Saturday, August 11, 2012

Now is the time for exciting redfish action on the shallow flats

Finding mullet on the flat is one of the keys to finding redfish.

Vinny Caruso shows of a Sarasota Bay red.

Redfish are highly sought along Florida’s west coast. They’re hard-fighting, savvy and very strong.

Late summer and early fall are great times to hunt for reds on the flats along coastal Florida. That’s when redfish start gathering in schools to make their annual spawning run into the Gulf of Mexico.

We like to get on the water before daylight so that we’re where we need to be when the action gets started. Don’t want to be paddling when we should be fishing!

But there’s a nice solitude on the water before the sun rises. The air is warm and the breeze usually gentle. You can hear the sounds of mullet jumping. You can hear pelicans and other birds beginning their days.

When targeting reds, I like to have a variety of lures ready to go. On one rod, I’ll have a topwater plug. I’ll use a jerk worm on a light jig head on another. On the third rod, I’ll go with a MirrOlure MirrOdine. All three are proven redfish catchers. You won’t go wrong with a spoon, either.

When I get to a flat, I look for signs of life: mullet, baitfish, crabs, stingrays. If the flat is alive with those things, then you’ll usually find redfish.

I think mullet are the key, though. If the flat is filled with mullet, you can get the reds are nearby.

I usually begin with a topwater plug. I like the Zara Super Spook Jr. in chrome. I use a Hurricane Redbone 7-foot medium-action rod, Shimano Reel and 10-pound Fins Wind Tamer line. Key to redfish success on the Spook is being able to “walk the dog.” That’s a zig-zag pattern when the lure is being retrieved.

To do this, I hold the rod parallel to the water to my left and begin “twitching” the rod as I reel. It’s kind of like rubbing your head and patting your belly. It’s tough at first, but easy once you get the hang of it. You can speed up or slow down the speed of your retrieve or the speed of your lure.

A big key in successful topwater fishing is the NOT set the hook when you see a strike. Only set the hook when you feel the weight of the fish. I just keep working the lure until I feel the fish. It’s tough to refrain from setting the hook when you see a big redfish explode on your plug.

When a fish strikes the plug and misses, I just keep it coming. Often, a big redfish will hit the plug several times before it’s hooked.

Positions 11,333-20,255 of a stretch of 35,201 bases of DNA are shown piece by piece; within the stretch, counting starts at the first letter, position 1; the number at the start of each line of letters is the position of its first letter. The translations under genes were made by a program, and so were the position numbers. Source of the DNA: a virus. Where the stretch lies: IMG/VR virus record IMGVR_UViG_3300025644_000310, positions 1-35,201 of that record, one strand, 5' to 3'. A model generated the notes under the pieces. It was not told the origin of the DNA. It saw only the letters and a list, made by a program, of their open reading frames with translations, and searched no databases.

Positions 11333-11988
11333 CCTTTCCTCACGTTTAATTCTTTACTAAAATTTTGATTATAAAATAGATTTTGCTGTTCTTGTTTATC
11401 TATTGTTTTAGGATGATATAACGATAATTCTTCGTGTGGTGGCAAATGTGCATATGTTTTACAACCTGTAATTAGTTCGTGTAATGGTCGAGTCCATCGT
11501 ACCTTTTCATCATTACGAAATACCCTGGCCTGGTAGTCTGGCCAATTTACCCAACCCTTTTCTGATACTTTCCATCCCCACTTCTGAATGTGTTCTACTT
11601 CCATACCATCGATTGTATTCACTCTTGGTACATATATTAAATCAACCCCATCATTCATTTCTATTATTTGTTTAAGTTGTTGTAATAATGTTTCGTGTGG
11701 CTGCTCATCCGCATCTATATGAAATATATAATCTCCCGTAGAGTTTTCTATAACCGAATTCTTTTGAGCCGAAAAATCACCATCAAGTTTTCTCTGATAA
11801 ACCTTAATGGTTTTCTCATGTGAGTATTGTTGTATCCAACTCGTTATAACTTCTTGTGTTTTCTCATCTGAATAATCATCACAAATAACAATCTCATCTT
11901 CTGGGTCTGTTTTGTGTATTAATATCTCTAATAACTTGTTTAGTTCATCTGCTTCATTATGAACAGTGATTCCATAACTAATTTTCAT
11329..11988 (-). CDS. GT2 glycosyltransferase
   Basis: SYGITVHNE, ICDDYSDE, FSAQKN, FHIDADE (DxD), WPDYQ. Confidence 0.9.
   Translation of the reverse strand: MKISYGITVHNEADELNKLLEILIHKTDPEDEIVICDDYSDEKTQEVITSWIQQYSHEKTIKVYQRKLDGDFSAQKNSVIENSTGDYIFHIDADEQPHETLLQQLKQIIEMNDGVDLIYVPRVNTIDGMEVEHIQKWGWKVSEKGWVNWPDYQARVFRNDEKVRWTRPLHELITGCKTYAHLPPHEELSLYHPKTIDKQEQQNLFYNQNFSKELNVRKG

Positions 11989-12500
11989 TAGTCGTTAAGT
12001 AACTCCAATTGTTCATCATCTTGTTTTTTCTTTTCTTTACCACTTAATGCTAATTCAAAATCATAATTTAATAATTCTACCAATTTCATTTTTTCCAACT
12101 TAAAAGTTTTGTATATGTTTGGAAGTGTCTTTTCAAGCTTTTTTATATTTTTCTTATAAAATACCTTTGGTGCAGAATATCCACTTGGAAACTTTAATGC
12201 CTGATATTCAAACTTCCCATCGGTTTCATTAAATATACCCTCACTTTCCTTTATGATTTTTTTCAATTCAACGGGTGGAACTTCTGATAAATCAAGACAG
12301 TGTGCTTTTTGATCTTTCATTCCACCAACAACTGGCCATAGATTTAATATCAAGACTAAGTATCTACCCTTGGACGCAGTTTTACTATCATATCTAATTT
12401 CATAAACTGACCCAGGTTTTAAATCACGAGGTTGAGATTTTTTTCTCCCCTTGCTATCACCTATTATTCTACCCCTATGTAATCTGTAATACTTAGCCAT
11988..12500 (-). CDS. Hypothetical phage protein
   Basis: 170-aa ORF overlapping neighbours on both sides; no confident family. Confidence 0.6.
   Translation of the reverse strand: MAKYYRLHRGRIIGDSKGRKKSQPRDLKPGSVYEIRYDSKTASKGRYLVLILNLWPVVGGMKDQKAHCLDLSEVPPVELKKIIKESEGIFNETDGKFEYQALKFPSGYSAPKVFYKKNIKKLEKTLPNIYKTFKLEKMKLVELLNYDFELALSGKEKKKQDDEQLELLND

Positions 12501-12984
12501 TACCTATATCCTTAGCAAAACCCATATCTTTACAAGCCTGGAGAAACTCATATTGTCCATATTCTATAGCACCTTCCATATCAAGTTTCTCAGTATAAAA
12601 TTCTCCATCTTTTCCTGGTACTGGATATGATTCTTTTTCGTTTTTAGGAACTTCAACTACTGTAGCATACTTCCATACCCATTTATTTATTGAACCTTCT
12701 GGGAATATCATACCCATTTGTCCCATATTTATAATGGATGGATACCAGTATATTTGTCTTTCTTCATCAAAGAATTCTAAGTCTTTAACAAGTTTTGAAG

There are times that I’ll stop the plug when a fish misses it. I think the fish slap at it to stun it. I let the plug sit for a couple of seconds and then start working it. This often elicits explosive strikes.

If the fish are “short-striking,” I’ll change tactics. Sometimes I’ll pick up a jerk worm and toss it to the spot of the short strike. That often produces a quick hookup.

Just the other day, Vinny Caruso and I were fishing a Sarasota Bay flat at a spot where we’ve been catching quite a few reds. But there was little going on. The mullet weren’t moving and it was relatively dead. The tide was really high and there was a lot of water on the flat.

About mid-morning, we noticed mullet beginning to move about 100 yards away. Vinny paddled toward them and cast a plug. He immediately hooked a nice red. When he lost the fish, he called me over.

I hooked a small red on my first cast. I was using a MirrOlure Lil John on a 1/16-ounce jig head. Vinny caught a red on his plug.

On my next cast, I hooked and landed a 25-inch beauty on a MirrOlure MirrOdine, a plug that really works well for shallow-water reds.

Key to our success was finding the mullet. We landed three out of five fish we hooked. Our window of opportunity closed after about 20 minutes, but we succeeded. Some might say we were lucky, but we feel luck is when preparation meets opportunity!

And we were prepared.

The larger redfish should start schooling soon. They’re the sexually mature fish that will eventually move out into the Gulf of Mexico and never return. The schoolers usually run 30 inches or more.

Two years ago, I found several schools of big redfish in Sarasota Bay and Tampa Bay. I remember a day in Tampa Bay when I found a school of about 100 reds just off a sand bar. I caught eight big fish out of the school before a pair of hefty bull sharks moved in and brought the action to a halt.

When you find a school, it’s usually and automatic hookup. All you have to do is toss a lure to the edge of the school and hang on! I try to avoid casting into the middle of the fish.

When the fish are schooled, most any lure will work. Topwater plugs, however, draw the most-exciting strikes.

Fighting a big redfish in a kayak is a fun experience. These fish are big enough to take you for a ride! They can tow the kayak for quite a distance.

When we’re concentrating on redfish, we’re not thinking “numbers.” Three reds in a day is good. These fish rarely just “jump in the kayak!” We often do better.

If we could select the tide, we’d prefer to have it still trickling out at the start of the day. We like to fish the last hour of the outgoing and first couple of hours of the incoming. But the tide changes daily and that’s not always possible.

But if we can find the mullet schools, it usually doesn’t make any difference!

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